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Westport Students Make Case For Legalizing Marijuana In Connecticut

From left, Fairfield Warde High School senior Brandon Campbell, and Staples High School students Brandon Rakowski and Christopher McKinney believe the state should legalize, tax and regulate marijuana.
From left, Fairfield Warde High School senior Brandon Campbell, and Staples High School students Brandon Rakowski and Christopher McKinney believe the state should legalize, tax and regulate marijuana. Photo Credit: Vanessa Inzitari

WESTPORT, Conn. — News that a New Jersey state senator introduced a bill on Monday proposing the legalization and taxation of marijuana sparked conversation in Westport.

Connecticut approved legislation legalizing medical marijuana in May 2012 and is preparing to open dispensaries across the state. Legalizing marijuana altogether, and then taxing and regulating it, is the next logical step to take, said Staples High School sophomore Brandon Rakowski.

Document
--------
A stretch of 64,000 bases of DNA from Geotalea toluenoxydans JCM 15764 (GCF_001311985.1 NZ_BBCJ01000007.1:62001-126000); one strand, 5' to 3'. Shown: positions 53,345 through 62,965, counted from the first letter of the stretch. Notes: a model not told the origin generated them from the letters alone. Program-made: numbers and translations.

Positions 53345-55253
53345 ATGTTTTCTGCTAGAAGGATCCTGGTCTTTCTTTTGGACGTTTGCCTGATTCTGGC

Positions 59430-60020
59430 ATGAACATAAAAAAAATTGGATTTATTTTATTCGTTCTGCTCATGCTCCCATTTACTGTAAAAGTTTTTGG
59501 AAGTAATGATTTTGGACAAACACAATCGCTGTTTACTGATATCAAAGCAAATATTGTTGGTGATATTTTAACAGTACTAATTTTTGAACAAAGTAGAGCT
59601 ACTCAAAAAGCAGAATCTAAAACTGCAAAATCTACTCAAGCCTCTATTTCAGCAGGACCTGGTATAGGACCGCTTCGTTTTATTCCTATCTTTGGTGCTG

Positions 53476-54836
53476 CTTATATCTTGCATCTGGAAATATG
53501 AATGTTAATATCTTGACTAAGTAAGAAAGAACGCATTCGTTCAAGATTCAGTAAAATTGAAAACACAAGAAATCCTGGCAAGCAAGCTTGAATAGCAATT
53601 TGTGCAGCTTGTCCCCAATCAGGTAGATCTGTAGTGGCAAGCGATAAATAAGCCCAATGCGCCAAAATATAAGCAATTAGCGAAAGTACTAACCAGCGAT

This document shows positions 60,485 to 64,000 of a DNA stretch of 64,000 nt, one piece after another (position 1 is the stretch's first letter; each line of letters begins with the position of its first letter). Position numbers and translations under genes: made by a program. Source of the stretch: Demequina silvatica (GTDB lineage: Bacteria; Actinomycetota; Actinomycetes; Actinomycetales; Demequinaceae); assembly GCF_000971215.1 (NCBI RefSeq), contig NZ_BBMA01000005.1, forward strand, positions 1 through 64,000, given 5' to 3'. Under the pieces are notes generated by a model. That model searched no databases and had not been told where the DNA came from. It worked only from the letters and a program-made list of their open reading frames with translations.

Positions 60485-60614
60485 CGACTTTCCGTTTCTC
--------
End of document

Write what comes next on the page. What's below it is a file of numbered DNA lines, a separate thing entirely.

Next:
“The money that’s spent trying to enforce current policy, it doesn’t work,” Rakowski said. “Marijuana is as common now as alcohol. Regulation is a better approach if you want to keep it out of the hands of kids.”

The three biggest issues with marijuana, he said, are: easy access, concerns over buying a laced/altered product, and it’s reputation as a “gateway” drug, based on the fact that the person selling it more than likely sells other drugs.

The most effective way to solve these issues, Rakowski said, would be through legalization and regulation. Staples senior Christopher McKinney agreed, saying regulation would add additional safety measures and cautions to users.

“Government regulation would reduce the amount of marijuana that’s out there and make it easier to control,” McKinney said. “It would also make it safer. Not only would marijuana only be available from approved sellers, the government isn’t going to allow the production of marijuana laced with other substances.”

Brandon Campbell, a senior at Fairfield Warde High School, said he believes marijuana should be treated the same as cigarettes. Not only would this protect users, taxing it would be a deterrent for some, he said.

Finally, all three agreed that the regulation and taxation of marijuana would be beneficial for the state in that it would raise revenue.

“The state could then turn around and put that money into schools and programs for kids,” Rakowski said.